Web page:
The position therefore is that in the absence of Orders in the case of these 15 countries it may be in doubt whether the privileges continue to exist at all after the coming into operation of Section 3 of the Act. I submit that in order to bring that part of the Act effectively into operation on January 1, 1971, it is necessary that these additional privileges come into effect the moment the Act comes into effect in order to avoid a legal interregnum in which someone might challenge the additional privileges and say that because the Prerogative under which they had been granted up to that time had been merged they were no longer effective. I submit that this is a fairly clear case of the operation of the 1889 1090 Statute in relation to these 15 conventions.
A rather similar situation probably exists in relation to the Soviet Union and Bulgaria. These two Orders relate to Conventions by which we have entered into obligations in excess of those laid down in the Vienna Convention. I am told, though this is a field of law in which I should not like to set myself up as an independent arbiter, that the Vienna Convention might have altered customary international law. If privileges and immunities are sought to be accorded in excess of what the Vienna Convention allows, it might well be said that in the absence of statutory authority there was no power to grant them. At all events, my submission would be that these Orders are entirely convenient and therefore expedient for the purpose of bringing the Act into effect on the due date as regards obligations which we have undertaken and ratified.
As my noble friend Lord Lothian pointed out, the difference between the previous Conventions and the two last Conventions is that they have been ratified, whereas those with Poland and Romania have not been. But I submit that it is clearly convenient and expedient for bringing the Act into effect conveniently and effectively to ensure that we have the powers given by these Orders rather than to proceed to ratify these Conventions and then find ourselves without the statutory power to give them effect. The two Orders for Poland and Romania relate to Conventions which are not yet ratified. But Her Majesty's Government wish to ratify them urgently, and I would suspect, too, that this would be the wish of Parliament. We cannot do so unless the Orders are made for the purpose of bringing the new machinery into effect. This cannot be done under the old machinery, because the old machinery will not be available; therefore we must use the new machinery and the new machinery can only be operated by means of these Orders.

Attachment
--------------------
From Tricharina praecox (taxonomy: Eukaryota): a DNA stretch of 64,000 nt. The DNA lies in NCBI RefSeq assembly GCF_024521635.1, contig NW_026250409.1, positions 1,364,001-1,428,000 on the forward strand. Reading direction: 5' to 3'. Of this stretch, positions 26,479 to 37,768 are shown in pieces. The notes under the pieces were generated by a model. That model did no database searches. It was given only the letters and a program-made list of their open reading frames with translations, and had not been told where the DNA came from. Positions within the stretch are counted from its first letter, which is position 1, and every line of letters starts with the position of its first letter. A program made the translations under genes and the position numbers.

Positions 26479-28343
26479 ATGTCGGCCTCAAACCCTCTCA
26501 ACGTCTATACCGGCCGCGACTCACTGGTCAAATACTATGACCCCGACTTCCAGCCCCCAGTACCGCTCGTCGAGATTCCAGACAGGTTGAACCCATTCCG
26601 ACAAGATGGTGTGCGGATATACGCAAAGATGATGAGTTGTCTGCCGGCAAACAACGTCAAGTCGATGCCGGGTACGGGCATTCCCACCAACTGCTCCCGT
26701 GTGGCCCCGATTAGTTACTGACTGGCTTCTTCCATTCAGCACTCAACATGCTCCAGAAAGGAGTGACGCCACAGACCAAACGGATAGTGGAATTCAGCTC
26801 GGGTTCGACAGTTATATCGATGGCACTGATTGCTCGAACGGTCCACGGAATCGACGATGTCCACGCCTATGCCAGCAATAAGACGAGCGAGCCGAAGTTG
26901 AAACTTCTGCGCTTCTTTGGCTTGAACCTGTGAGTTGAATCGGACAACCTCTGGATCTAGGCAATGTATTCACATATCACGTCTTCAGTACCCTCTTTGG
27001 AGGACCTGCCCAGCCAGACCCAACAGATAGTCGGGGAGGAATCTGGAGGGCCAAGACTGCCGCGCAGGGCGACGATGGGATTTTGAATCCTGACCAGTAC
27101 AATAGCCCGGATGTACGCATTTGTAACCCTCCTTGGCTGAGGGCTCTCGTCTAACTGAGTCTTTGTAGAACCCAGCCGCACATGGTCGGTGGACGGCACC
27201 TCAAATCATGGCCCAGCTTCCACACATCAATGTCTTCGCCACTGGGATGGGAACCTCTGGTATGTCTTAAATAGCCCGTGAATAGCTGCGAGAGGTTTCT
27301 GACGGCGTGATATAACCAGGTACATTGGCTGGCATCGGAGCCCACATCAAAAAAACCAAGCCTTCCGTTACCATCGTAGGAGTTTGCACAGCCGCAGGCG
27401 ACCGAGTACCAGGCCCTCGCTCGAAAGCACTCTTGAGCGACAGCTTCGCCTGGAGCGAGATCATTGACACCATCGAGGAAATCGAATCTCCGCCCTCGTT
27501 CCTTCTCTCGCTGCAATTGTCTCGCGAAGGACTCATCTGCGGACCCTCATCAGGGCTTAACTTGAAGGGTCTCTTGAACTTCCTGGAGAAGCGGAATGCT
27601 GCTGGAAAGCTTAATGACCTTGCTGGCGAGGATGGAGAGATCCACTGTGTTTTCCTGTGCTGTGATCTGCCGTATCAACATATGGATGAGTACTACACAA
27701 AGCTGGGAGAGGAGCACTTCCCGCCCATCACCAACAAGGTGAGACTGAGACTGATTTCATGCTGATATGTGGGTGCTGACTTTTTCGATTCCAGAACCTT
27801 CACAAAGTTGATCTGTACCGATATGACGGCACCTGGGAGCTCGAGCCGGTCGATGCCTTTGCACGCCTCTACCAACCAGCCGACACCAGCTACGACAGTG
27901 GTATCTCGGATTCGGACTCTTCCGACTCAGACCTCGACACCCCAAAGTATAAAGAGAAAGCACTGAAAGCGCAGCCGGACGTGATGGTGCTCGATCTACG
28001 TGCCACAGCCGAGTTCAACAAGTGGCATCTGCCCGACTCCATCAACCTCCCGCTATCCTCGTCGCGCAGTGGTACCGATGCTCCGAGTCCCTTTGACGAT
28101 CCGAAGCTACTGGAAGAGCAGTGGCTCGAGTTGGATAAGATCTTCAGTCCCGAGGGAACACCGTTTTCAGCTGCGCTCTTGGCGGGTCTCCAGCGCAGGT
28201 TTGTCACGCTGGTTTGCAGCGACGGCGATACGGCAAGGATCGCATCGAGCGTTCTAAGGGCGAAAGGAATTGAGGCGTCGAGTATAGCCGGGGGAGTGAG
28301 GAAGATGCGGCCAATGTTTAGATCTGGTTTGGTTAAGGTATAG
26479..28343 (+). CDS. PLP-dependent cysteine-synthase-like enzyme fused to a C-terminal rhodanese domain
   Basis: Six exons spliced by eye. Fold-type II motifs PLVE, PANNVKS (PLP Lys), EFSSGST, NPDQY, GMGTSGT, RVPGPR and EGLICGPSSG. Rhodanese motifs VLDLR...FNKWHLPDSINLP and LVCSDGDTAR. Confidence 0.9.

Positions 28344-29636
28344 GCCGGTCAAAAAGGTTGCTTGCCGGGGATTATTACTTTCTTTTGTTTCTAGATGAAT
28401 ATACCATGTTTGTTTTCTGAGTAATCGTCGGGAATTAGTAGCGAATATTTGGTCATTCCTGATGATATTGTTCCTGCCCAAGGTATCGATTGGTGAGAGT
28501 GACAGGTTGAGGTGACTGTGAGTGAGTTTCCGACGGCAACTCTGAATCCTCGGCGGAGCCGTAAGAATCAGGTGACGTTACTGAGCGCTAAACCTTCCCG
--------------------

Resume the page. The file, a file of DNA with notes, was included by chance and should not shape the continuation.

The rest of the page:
I am not prepared to advise the House that even administrative convenience does not or cannot come within the definition of expedience; I think it probably does. What is clear is that the Act cannot come into operation conveniently or effectively on January 1, 1091 1971 (which is the date of the commencement of the relevant portions of the Act) unless these Orders are made now. Otherwise we should be in the position as regards some of these countries that we would be in breach of our international obligations, and as regards the remaining two countries we should wish to take the normal diplomatic step and be without legal machinery to do it.
It follows, at least in my opinion, that the words used by Lord Justice Jenkins in the case of Usher v. Barlow apply and there ought not to be any real question as to the vires of these Orders. I hope that what I have said is helpful. This is a highly technical question and I have applied my mind to it as well as I possibly could. The House must now decide on the matter.
§ 5.56 p.m.
§ LORD GARDINER
My Lords, the whole House will be extremely grateful to the noble and learned Lord the Lord Chancellor for the care with which he has addressed himself to the point raised by the Special Orders Committee. I have listened with the greatest attention to everything he has said, but I very much regret to say that I do not find myself altogether in agreement. It is not my purpose to submit the House to a long legal argument. I am not saying that these Orders are ultra vires; I am not saying that they are probably ultra vires. If the noble and learned Lord had said that in his view they were probably intra vires, I should not have disagreed with him.